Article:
hotline is mostly operated by volunteers. This is a daytime opportunity to
answer calls from 8:30 a.m.-5 p.m. in the office on East Ninth Street. The
hotline is an anonymous support system for survivors who might need someone to
talk to or advice on how to move forward.
advocates are on call anywhere from 11-13 hours per day. If a survivor is at
the hospital and asks for someone to talk to, the on-call volunteer will be
contacted to answer questions and provide support.
attend arraignment court with, and sometimes without, survivors. “They are
there to answer questions and help them in the initial first step,” Newman says.
If a survivor can’t attend the arraignment, the volunteer advocate will make
notes of what happened there. As the trial progresses, advocates continue to
attend and support the survivor.
advocates help with community awareness. Volunteers travel to businesses,
churches, schools and events around the Greater Cincinnati area to provide information
on recognizing and surviving sexual assault and domestic violence. There is
also a Teen Dating Violence Prevention curriculum the travels to area high
schools focusing on preventing violence before it starts. The program helps
teens identify healthy and unhealthy behaviors in relationships and encourages
them to challenge the social norms that encourage dating violence.
Women will often need volunteers to work a table at an event, talk about the
programs and hand out information. They are also looking for people to help
with Light Up The Night, their annual fundraising event on April 28.
“We are survivor-centric
— that is the first and foremost quality you have to have,” Newman says. To
become a volunteer, you first need to fill out the online application; after it’s
reviewed, there will be an interview to determine if you are a good fit for
“Our name is a
little misleading — we are really searching to add more male volunteers,” Newman
says. The organization is nondiscriminatory and they are hoping to grow in the
number of male volunteers they have available to work with survivors.
program is 40 hours and includes an overview of the programs and services along
with the ethics of the organization. There is information about what to report
and how to work with survivors. They also focus on how to work with specific
populations of people to ensure all survivors feel safe.
must be 18 and have a clean background check. Women Helping Women asks that
volunteers stay with them for at least a year and complete two sessions a month
in any of the programs.
always evolving with the needs of each survivor. Feel free to contact the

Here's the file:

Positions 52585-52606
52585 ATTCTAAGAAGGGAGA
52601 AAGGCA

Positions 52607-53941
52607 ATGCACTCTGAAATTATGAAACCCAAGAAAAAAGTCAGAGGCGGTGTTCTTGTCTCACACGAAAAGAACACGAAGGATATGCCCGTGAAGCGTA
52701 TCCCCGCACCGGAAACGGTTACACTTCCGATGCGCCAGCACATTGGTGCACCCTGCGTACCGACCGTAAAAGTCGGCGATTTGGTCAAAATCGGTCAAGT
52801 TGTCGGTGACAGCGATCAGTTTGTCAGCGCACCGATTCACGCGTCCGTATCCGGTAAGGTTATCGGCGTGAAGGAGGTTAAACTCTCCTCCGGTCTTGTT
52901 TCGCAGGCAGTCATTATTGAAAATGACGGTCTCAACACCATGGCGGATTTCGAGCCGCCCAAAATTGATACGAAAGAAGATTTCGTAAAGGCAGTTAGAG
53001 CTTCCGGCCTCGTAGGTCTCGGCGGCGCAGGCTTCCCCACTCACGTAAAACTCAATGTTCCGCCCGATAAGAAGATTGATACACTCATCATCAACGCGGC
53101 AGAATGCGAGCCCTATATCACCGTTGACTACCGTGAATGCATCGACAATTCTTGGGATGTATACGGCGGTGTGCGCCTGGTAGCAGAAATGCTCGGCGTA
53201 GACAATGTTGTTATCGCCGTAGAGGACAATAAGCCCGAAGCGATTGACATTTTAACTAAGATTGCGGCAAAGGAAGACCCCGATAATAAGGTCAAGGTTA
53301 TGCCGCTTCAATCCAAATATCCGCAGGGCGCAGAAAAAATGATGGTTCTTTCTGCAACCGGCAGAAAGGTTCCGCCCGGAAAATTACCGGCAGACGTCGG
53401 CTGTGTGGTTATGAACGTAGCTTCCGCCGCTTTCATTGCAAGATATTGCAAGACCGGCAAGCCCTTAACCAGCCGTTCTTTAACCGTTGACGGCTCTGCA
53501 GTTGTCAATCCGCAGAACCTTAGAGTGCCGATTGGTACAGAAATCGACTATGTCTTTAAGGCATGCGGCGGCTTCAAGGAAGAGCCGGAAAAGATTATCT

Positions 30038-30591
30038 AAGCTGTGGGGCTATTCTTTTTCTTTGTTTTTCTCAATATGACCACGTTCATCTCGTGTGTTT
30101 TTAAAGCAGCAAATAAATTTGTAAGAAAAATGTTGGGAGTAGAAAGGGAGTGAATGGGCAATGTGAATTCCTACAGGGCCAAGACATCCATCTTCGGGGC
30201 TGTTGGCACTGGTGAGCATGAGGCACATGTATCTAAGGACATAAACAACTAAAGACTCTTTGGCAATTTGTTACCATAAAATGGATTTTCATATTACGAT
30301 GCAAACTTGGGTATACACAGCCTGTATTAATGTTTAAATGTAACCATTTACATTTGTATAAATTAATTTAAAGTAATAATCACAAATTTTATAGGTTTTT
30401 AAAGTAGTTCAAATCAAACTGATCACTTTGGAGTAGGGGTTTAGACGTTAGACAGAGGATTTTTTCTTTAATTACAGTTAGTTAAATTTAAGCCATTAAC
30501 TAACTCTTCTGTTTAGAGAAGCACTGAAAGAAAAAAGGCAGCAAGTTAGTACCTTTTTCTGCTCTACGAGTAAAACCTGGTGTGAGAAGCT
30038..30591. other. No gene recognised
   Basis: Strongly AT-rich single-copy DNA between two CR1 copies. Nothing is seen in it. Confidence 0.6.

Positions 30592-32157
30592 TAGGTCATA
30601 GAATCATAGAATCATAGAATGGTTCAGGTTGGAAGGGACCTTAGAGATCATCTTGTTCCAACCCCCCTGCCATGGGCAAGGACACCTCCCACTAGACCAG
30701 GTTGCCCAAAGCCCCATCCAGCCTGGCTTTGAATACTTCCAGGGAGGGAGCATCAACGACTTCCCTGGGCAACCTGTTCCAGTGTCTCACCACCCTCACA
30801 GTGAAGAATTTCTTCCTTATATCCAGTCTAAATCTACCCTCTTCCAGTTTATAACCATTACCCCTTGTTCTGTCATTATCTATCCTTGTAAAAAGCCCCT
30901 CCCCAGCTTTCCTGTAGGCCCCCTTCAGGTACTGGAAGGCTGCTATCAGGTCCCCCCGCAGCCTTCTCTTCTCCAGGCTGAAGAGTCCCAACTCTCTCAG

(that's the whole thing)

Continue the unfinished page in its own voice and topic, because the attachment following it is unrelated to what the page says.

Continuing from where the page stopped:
organization to find out what is in immediate need. Some things that can always
be used are feminine hygiene products, new clothes and bus passes for survivors
to get home, to court and to the doctor’s office.
For more information on WOMEN HELPING WOMEN and to
access the volunteer application visit womenhelpingwomen.org.
0 Comments · Wednesday, March 12, 2014
Founded in 1973, Women Helping Women
(WHW) began as a community-based, feminist response to the many unmet
needs of local women.
2 Comments · Wednesday, August 21, 2013
In 1999, amidst sharing studio space
with local artists, Diane Debevec began taking writing classes at the then
eight-year-old foundation, Women Writing for (a) Change.
Today, as the director of the now-nonprofit organization, she and the
staff are hard at work encouraging women of all ages to find and
celebrate their individual voices.
by Jac Kern
Skirtz will discuss and sign her new book Econocide: Elimination of the Urban Poor
today at Findlay Market’s Skirtz & Johnson. The book looks at how
Cincinnati “has used legislation and the administration of public policy to
serve the ends of privatizing public assets and displacing people who are
perceived as undesirable because they lack economic power and privilege.” Skirtz
is also a social worker and founder of the Greater Cincinnati Coalition for the
Homeless — proceeds from tonight’s book sales will go to the organization. The
signing runs 4:30-6:30 p.m.
Helping Women is a 24-hour crisis service helping victims of domestic violence,
sexual assault and stalking. The non-shelter program offers intervention and
support services for women — and men — in Southwestern Ohio. Tonight,
Sharonville transforms into Oz for Light Up the Night: Emerald City Ball, a benefit for Women Helping Women. Don your best ruby slippers as you enjoy
dinner-by-the-bite, Wizard of Oz-themed cocktails, auctions and music — all for
a wonderful cause. Tickets should have been reserved in advance. Go here
to get involved with the
organization by adopting a family, donating or volunteering.
Theater Cincinnati takes audiences on a “trip down musical memory lane” with
its production of Life Could be a Dream, onstage tonight. Fans of ETC’s Wonderettes productions will feel at
home with this sock hop-era musical that follows the Crooning Crabcakes as they
try to make the big time and win a local radio contest. Sing along to classic
hits like “Runaround Sue,” “Earth Angel,” “Unchained Melody” and more tunes
from the time. Tickets to tonight’s 7:30 show are $36.Check out our music blog for tonight's live show lineup and our To Do page for more events, art shows and performances.